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Comment: Far easier method (Score 1) 114

by wertarbyte (#44364953) Attached to: PIN-Cracking Robot To Be Showed Off At Defcon
Many Android devices support USB input devices - both my Galaxy S3 as well as my Nexus 7 happily accept USB keyboards even when requesting the encryption PIN during bootup. I programmed an ATMEL ATMega32U4 (microcontroller with USB interface) with a simple program that iterates through every possible PIN, waiting for 30 seconds after 5 or 10 tries. If the system continues booting, the controller recognizes this by "pinging" the CAPSLOCK LED: if "hitting" CAPSLOCK does not change the LED state, the system has started to decrypt the device because of a correct PIN, which is then stored in the devices EEPROM. I created the device using an teensy development board and the LUFA framework. Not as spectacular as a robot, but effective as well.

Comment: Re:The answer to the question (Score 1) 712

by wertarbyte (#43628537) Attached to: Defense Distributed Has 3D-Printed an Entire Gun

Are you aware that in Switzerland they GIVE EVERYONE automatic weapons and a bag of bullets?

This is not completely correct. After (compulsory) basic training in the in the swiss armed forces, you stay part of the service; you are placed on "stand by" and are required to keep your personal firearm at home, so you can defend yourself in case of a sudden invasion until reaching your mobilization area (switzerland has very interesting topology that might make this complicated). Up until recently (a few years ago), each service men also received a *sealed* package of ammo, which had to be presented intact on a regular basis.

Comment: History repeating (Score 1) 387

by wertarbyte (#39595353) Attached to: Online Services: The Internet Before the Internet
Back in the days, you had online services offering messaging , games and information services - but only for those using the same company. Then you had the opportunity to use a gateway to this internet thingy.... Now we are getting back there, only the other way around: Facebook & Co are offering messaging, games and information services: But only to those signed up there. Facebook and the other social networking sites are the new online services, island that are completely isolated from each other.

Comment: Re:Does it matter? (Score 1) 86

by wertarbyte (#38512776) Attached to: New WiFi Setup Flaw Allows Easy Router PIN Guessing
Of course you can use arp poisoning on a WPA2 connection, as long as you have access to the broadcast domain. This means either a valid WPA2 passphrase to connect to the network via air or access to the wired part of the network (which is usually bridged). Remember: WPA2 encryption is only a way of preventing anyone from connecting to your network, it is not a sufficient way to protect your data: What use is an encrypted wifi link if the data is travelling the next 1000 miles beyond that purely unencrypted? Use HTTPS/TLS/SSL/SSH/... whereever you can!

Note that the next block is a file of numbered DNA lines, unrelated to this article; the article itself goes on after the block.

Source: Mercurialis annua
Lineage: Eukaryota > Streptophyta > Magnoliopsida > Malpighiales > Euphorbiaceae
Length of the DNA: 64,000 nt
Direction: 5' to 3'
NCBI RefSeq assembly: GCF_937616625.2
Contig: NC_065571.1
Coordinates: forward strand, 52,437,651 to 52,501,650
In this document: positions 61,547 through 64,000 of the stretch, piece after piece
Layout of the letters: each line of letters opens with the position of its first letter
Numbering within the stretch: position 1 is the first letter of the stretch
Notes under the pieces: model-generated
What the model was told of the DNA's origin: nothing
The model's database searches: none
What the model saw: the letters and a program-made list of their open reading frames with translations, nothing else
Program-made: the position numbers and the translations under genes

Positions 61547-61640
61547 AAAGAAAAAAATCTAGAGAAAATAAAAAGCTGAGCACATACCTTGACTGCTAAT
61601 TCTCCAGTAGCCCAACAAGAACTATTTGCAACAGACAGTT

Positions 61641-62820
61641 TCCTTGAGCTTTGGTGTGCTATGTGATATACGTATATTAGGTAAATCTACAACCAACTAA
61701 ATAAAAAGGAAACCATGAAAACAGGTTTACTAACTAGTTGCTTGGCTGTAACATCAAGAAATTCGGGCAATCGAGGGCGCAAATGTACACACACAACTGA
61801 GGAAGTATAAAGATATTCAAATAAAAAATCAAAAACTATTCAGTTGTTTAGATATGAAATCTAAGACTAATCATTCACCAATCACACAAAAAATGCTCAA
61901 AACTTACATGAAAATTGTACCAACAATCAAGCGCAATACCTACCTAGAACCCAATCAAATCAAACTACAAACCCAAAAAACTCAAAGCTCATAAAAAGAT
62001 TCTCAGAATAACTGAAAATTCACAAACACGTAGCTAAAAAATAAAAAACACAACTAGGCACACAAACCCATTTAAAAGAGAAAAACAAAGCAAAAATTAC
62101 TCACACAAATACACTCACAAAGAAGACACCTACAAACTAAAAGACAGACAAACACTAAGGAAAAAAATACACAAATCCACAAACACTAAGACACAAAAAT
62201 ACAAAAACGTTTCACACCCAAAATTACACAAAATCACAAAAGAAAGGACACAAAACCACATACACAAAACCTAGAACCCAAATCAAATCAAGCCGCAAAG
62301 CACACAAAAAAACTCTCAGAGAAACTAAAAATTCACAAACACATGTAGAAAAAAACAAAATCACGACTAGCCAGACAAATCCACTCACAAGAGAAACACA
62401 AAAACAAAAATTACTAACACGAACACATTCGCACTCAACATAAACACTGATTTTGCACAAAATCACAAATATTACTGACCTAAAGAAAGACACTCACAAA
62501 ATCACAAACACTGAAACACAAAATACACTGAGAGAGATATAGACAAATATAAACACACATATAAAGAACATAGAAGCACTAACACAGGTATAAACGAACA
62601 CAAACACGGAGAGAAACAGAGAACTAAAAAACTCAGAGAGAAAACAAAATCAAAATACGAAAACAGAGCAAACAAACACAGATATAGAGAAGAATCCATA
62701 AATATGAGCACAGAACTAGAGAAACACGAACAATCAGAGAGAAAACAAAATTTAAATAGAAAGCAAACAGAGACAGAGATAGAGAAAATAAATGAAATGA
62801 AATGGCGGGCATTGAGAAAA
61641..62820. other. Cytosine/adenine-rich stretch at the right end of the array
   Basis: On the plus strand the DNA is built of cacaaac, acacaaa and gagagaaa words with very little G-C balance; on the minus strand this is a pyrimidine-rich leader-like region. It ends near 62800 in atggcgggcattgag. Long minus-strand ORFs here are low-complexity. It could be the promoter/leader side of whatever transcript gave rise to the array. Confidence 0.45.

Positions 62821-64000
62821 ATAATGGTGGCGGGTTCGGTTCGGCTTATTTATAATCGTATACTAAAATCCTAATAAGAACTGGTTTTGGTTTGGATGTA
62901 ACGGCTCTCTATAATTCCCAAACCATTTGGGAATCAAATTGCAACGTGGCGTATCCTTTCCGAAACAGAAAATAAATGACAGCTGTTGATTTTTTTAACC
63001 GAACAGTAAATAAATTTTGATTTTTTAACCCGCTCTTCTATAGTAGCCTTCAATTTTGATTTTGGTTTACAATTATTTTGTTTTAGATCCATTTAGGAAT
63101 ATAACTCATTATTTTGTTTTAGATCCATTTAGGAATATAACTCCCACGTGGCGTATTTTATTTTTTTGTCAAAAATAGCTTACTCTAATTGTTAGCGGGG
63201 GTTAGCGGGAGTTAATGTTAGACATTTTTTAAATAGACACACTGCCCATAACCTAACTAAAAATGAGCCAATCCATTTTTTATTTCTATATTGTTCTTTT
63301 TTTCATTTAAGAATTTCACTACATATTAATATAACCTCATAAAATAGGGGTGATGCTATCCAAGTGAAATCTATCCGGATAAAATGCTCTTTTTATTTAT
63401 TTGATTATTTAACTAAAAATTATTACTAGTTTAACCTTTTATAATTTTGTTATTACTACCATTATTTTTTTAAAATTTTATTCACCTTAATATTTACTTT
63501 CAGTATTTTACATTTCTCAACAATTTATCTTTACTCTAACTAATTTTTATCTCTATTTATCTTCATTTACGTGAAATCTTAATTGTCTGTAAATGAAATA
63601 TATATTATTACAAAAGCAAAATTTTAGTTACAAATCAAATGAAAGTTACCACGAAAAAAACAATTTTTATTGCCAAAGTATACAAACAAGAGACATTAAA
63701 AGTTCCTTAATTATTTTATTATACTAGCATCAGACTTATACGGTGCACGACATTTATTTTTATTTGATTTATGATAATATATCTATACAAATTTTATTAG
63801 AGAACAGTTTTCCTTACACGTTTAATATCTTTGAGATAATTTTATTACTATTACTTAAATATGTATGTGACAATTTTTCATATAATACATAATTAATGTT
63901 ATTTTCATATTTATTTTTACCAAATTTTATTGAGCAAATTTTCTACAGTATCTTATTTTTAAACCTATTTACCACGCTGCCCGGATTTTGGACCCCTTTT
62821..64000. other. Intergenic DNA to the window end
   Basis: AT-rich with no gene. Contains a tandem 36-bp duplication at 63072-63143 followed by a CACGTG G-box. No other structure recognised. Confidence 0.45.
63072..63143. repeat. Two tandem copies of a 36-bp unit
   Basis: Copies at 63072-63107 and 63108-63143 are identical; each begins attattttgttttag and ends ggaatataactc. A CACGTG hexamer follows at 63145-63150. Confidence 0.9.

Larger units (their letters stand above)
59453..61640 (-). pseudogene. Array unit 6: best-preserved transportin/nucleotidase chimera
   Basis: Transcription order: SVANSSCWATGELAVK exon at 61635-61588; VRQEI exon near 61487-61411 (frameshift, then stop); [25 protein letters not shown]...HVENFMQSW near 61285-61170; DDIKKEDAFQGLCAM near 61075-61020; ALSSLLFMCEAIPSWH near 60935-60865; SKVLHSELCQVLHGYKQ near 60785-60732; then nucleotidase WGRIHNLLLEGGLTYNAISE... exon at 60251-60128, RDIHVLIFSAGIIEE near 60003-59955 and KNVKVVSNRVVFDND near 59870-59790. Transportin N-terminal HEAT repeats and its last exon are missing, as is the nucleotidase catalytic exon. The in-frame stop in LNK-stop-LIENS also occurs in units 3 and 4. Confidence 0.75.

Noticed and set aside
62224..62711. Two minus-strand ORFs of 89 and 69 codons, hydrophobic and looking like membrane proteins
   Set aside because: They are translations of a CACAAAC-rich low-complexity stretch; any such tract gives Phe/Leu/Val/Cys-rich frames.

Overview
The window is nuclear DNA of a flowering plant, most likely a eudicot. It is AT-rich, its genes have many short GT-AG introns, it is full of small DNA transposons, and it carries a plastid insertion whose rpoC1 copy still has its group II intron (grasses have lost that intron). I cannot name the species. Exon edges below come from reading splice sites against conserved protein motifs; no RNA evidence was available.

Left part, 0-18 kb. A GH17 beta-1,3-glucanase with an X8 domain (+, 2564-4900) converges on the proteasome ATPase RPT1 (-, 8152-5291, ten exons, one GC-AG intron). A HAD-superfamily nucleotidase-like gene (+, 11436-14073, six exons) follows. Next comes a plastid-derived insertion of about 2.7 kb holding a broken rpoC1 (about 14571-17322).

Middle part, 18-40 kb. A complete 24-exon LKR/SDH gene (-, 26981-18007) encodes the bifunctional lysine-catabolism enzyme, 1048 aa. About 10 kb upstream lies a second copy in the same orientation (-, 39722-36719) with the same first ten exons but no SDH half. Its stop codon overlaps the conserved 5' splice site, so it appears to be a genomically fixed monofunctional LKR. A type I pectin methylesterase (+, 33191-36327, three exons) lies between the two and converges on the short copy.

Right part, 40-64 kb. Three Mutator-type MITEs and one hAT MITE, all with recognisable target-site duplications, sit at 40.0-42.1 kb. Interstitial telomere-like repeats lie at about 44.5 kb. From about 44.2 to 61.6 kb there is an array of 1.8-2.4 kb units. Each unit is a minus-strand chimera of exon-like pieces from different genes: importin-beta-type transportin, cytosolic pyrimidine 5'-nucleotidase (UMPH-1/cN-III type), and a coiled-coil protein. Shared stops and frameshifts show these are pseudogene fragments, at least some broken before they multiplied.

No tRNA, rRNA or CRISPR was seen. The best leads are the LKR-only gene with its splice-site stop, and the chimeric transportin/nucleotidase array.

Comment: Re:I like fuzzy folder structures... (Score 5, Interesting) 369

by wertarbyte (#37906818) Attached to: Rethinking the Nature of Files
SHAID=$(sha512sum "$DOCUMENT" | cut -f1 -d' ')
mkdir heap
mv "$DOCUMENT" "heap/$SHAID"
mkdir tags
mkdir tags/Schematics
mkdir tags/Pentagon
mkdir tags/Operation_Zesty_Lemon

ln "heap/$SHAID" tags/Pentagon/
ln "heap/$SHAID" tags/Schematics/
ln "heap/$SHAID" tags/Operation_Zesty_Lemon/

Comment: Re:Alternatives to the mass-murdering hero (Score 1) 366

by wertarbyte (#35860170) Attached to: FPS Gaming and the 'Just-World Hypothesis'
I've never actually talked to anyone playing the "evil" way in Fallout 3 - it seems that even though everything is purely fictional, some rules of society still apply. Perhaps its also just an experience from past games that "noble" conduct usually was rewarded later on. But I even sometimes felt bad when the game did not offer a "common sense" solution and I had to resort to deadly force (Why do I have to kill the Overseer?).

Comment: Re:I wish there was a cafe... (Score 5, Interesting) 375

by wertarbyte (#35186960) Attached to: Tech-Unfriendly Cafes Say No Kindles Allowed
There is a location here in the city of Essen, germany that resembles your idea: It's a building housing an interesting combination of a restauraunt, art studio, electronic laboratory, stage etc. You can use most of the equipment for free, provided that you do it openly and thus allow spectators, each paying an entry fee of 5,5 EUR which includes an unlimited supply of coffee and soft drinks. Quite nice for hanging out, learning for an exam or soldering together some new devices. Of course, WLAN connectivity is available as well :-)

"Mr. Watson, come here, I want you." -- Alexander Graham Bell